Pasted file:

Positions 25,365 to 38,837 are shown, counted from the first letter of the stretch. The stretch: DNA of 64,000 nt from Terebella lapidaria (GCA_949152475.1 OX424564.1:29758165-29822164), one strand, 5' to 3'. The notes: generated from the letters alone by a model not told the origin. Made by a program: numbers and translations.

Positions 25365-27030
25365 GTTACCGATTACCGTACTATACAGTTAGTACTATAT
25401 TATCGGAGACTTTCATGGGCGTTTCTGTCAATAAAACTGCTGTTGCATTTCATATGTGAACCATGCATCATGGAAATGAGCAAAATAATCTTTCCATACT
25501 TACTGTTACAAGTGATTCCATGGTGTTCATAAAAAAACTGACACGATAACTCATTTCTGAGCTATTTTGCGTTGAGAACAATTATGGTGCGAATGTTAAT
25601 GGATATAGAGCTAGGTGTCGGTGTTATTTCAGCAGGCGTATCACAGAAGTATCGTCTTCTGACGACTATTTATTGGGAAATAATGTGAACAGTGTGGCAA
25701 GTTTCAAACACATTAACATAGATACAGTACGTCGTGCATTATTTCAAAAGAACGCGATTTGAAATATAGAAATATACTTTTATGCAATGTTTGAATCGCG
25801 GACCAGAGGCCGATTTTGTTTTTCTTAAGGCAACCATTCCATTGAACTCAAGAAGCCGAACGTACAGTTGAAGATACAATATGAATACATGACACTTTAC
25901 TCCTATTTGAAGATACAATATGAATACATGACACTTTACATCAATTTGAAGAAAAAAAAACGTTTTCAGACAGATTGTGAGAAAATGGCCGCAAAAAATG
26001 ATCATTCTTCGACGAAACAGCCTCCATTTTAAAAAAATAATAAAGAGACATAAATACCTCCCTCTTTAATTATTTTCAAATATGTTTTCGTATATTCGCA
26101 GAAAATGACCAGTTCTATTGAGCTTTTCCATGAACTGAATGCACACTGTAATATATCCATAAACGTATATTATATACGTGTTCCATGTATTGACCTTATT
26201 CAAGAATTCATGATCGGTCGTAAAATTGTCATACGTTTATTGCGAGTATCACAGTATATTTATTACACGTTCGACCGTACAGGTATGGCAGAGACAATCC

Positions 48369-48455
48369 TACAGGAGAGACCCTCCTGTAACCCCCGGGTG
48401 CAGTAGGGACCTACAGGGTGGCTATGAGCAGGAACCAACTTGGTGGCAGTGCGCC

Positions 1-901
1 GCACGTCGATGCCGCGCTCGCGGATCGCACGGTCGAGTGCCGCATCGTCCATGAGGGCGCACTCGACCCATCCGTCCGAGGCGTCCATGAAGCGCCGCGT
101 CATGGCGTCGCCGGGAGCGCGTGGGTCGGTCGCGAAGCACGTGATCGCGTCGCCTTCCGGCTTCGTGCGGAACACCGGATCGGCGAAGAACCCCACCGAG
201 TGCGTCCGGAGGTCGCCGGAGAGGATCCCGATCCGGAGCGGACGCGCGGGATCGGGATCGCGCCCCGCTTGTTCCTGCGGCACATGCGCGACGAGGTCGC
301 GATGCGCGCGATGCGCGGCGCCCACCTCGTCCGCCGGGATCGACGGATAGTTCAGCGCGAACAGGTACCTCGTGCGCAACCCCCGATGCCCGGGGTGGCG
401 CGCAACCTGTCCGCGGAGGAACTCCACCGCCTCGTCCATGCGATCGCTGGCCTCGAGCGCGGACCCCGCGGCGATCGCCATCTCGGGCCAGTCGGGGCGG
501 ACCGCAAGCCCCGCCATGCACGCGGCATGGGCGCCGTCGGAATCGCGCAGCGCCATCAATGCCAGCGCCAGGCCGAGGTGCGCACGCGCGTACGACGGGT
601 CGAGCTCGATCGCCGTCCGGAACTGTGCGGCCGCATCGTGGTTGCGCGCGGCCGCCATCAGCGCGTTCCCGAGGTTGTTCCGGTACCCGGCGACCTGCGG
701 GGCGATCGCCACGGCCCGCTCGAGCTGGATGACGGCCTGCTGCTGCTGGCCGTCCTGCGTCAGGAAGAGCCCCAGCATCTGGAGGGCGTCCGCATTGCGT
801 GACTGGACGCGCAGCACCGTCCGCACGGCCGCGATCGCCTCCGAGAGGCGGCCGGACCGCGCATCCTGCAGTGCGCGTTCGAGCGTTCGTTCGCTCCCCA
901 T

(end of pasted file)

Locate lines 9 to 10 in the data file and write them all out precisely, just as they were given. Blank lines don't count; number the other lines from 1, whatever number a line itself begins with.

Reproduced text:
25901 TCCTATTTGAAGATACAATATGAATACATGACACTTTACATCAATTTGAAGAAAAAAAAACGTTTTCAGACAGATTGTGAGAAAATGGCCGCAAAAAATG
26001 ATCATTCTTCGACGAAACAGCCTCCATTTTAAAAAAATAATAAAGAGACATAAATACCTCCCTCTTTAATTATTTTCAAATATGTTTTCGTATATTCGCA